The craft beer industry has something of an obsession with online media. The DIY attitude and face-first branding craft breweries employ fits perfectly with platforms like Twitter, Facebook, blogs and online forums. Want to know what beer Stone’s Greg Koch likes to drink when he’s riding the rails in Southern California? Just check out his Twitter feed. What about an inside look at Cigar City staffers packaging Hunahpu’s Imperial Stout? Swing by the company’s Facebook wall. But, sometimes, this personal window into the brands we love can be a first-row seat to drama. Whether personable, cringe-worthy or funny, does the behind-the-brand drama that unfolds online affect the beers you buy? A look at the good, the bad and the funny stuff that occurs when craft breweries pull back the curtain on brand-to-brand battles.
Trademark disputes are the sparks that launch a flurry of poor tweets in the beer industry, but not all tweets leave drinkers cringing over their favorite breweries. Case-in-point: Wisconsin’s Stillmank Beer Co. vs. New York’s Sixpoint Brewery. Last fall, a trademark concern was brought by Stillmank over Sixpoint’s distribution of its Lil’ Wisco beer in Wisconsin. Stillmank believed the beer was too similar to its Wisco Disco brand. Instead of a very public battle, the two amicably came to an agreement—beginning in 2014, Sixpoint would change the name of its beer to Lil’ Wisconsin—and the Brooklyn-based brewery posted a very transparent account of the event on its blog, allowing fans an insider’s look into what they dubbed The Lil’ Wisconsin Accord of 2013.
From the blog post:
“When approached with the collaborative spirit of craft brewing and respect for those who are rightful owner of trademarks, these branding issues can be resolved amicably and positively. Brad expressed his concerns without trying to force a collaboration or drum up a firestorm,” Welch said. ”The victim in these situations is the party who had their registered trademark infringed upon – not the party who is infringing upon someone else’s mark. I’m inspired by this resolution, as together Brad and I have created a positive outcome for each brewery, and for the beer lovers of the state of Wisconsin. Now let’s get back to making great beer!” tweet
The most recent brewery vs. brewery spat occurred last December, leading up to the January launch of Samuel Adams Rebel IPA, the brewery’s first West Coast-style IPA. On Dec. 17, Lagunitas founder Tony Magee tweeted a rather startling accusation that the Boston brewery was allegedly asking distributers to remove Lagunitas IPA tap handles to make room for Rebel. It was a rather heavy accusation, which exploded online.
Learned that SamAdams' Rebel IPA marketing plans incl specifically targeting our biz as well as other craft IPA. Flattering & sad, it is. tweet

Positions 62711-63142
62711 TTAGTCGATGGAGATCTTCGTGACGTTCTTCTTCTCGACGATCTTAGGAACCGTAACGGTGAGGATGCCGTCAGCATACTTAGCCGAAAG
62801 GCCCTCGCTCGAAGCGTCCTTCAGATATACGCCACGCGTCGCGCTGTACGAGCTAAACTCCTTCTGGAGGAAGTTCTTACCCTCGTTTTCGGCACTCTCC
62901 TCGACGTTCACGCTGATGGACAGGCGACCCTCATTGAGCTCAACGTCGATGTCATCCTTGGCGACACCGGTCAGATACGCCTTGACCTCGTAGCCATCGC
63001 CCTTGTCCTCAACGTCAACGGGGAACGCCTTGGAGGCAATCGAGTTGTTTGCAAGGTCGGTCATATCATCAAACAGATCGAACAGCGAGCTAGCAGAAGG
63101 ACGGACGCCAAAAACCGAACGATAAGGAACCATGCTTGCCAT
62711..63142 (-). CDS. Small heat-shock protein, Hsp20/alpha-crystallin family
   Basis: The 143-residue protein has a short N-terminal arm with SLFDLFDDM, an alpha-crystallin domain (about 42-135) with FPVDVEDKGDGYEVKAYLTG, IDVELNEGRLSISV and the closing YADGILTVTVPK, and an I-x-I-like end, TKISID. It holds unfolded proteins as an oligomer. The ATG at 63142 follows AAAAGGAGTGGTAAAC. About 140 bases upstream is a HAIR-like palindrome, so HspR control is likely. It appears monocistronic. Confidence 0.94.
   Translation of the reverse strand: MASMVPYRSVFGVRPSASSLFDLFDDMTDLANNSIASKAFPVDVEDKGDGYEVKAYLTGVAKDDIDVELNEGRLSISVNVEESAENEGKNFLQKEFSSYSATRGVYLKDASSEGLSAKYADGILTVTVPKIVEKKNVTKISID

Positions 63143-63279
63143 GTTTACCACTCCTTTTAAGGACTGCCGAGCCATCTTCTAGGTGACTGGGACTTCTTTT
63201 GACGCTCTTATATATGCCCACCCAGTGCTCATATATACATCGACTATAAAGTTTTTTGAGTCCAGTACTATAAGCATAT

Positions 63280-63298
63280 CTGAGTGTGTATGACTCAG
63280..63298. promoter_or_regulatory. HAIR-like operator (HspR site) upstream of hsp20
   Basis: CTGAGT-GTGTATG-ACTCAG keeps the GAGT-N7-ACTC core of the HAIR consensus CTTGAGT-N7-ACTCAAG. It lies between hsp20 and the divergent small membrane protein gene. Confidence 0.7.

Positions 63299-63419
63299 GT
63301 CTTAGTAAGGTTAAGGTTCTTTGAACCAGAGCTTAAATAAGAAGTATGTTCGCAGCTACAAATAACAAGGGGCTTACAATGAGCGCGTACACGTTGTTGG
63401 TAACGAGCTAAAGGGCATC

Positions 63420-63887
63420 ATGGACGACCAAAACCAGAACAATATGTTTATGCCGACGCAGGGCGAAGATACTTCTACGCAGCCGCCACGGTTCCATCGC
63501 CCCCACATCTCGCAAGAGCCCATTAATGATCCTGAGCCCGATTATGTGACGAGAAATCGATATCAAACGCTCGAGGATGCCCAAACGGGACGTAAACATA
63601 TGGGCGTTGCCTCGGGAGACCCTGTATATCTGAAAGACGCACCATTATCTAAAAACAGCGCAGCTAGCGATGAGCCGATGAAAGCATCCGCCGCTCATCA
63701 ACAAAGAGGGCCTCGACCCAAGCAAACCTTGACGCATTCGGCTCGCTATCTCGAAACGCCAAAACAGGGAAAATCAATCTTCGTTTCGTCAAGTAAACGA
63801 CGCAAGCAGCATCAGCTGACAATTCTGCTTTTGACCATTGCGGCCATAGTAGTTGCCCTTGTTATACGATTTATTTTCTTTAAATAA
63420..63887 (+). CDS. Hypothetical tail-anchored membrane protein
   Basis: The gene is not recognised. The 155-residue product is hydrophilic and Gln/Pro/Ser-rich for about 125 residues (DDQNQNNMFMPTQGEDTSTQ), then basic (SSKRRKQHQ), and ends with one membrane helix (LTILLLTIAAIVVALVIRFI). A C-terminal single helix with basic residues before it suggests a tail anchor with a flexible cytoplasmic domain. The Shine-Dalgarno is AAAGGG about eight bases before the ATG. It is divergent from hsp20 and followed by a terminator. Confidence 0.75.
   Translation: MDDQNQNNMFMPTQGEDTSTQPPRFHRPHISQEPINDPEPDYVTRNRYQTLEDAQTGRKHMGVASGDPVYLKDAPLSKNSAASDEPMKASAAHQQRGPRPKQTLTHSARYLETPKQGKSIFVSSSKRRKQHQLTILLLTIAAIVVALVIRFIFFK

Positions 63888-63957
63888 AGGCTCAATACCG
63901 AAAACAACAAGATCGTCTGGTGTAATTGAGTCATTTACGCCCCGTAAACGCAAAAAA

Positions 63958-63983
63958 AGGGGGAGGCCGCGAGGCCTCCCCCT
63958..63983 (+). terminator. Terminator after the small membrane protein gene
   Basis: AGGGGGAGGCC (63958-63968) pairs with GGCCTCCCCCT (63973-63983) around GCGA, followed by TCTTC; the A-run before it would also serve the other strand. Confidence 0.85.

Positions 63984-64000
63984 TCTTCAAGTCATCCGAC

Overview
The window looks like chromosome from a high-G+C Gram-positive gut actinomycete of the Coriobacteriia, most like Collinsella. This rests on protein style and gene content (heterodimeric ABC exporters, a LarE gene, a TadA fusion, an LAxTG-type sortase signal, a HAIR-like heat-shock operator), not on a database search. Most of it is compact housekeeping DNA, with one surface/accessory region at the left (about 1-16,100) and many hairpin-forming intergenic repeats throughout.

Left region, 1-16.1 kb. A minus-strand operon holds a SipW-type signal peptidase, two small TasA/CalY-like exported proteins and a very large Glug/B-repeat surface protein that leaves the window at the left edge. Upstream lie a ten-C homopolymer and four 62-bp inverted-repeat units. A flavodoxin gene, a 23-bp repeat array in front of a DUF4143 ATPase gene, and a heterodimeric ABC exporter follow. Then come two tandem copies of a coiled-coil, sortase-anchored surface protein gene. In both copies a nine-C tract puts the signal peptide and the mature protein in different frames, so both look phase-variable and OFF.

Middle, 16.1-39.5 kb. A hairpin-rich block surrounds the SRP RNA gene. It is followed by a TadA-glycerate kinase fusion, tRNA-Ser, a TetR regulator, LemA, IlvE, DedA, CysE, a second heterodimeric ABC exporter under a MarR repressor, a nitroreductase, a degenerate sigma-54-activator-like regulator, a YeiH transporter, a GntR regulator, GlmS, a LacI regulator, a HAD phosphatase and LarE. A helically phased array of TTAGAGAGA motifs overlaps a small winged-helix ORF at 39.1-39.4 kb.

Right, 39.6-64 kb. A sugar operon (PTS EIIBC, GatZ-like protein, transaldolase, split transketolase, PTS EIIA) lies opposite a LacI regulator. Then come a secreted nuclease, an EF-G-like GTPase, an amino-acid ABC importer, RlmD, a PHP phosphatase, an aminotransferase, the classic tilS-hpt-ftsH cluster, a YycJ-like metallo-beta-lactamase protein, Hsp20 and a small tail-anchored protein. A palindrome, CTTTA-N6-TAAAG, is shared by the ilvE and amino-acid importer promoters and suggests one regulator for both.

Sam Adams /Boston Beer is powerful, but what is it about power that so inevitably corrupts. Fuck them. We're ready. Drink what thrills ya… tweet
Magee—whose heart-on-his-sleeve Twitter feed is a must-follow—then launched a series of Tweets over the next week furthering the accusations. The conversation drifted over to BeerAdvocate forums, where Magee posted numerous times on the thread “Rebel IPA vs. Lagunitas?” supporting his claims. Eventually, Jim Koch—Boston Beer founder—sent a message to the site’s owner to post. In the message, Koch essentially denied the accusations, maintaining that distributors and retailers make their own decisions, not the brewery. Magee posted something of an apology on the thread, but by then the online war had already proved divisive—after watching and participating in the public airing, some readers declared they’d never drink Lagunitas again, others said the same about Sam Adams. Even people within the industry, like Boulevard’s Jeremy Danner, chimed in:
Since then, the war has died down, but for about a month on a small corner of the internet, both brands brand were being defined by what was happening outside the bottle, not what was in it.
Probably the funniest dispute between two breweries happened in January 2012, when San Antonio-based Freetail Brewing posted a copy of owner Scott Metzger’s letter addressing a trademark dispute. The offended brewery was redacted, and the original blog post since taken down, but the hilarious letter is still floating around on the internet for everyone to read.
While trademark disputes are serious business, this tongue-in-cheek reaction was entirely unexpected and refreshing.
Does the public airing of grievances change the way you feel about a brewery, or is the stuff inside the bottle all that matters?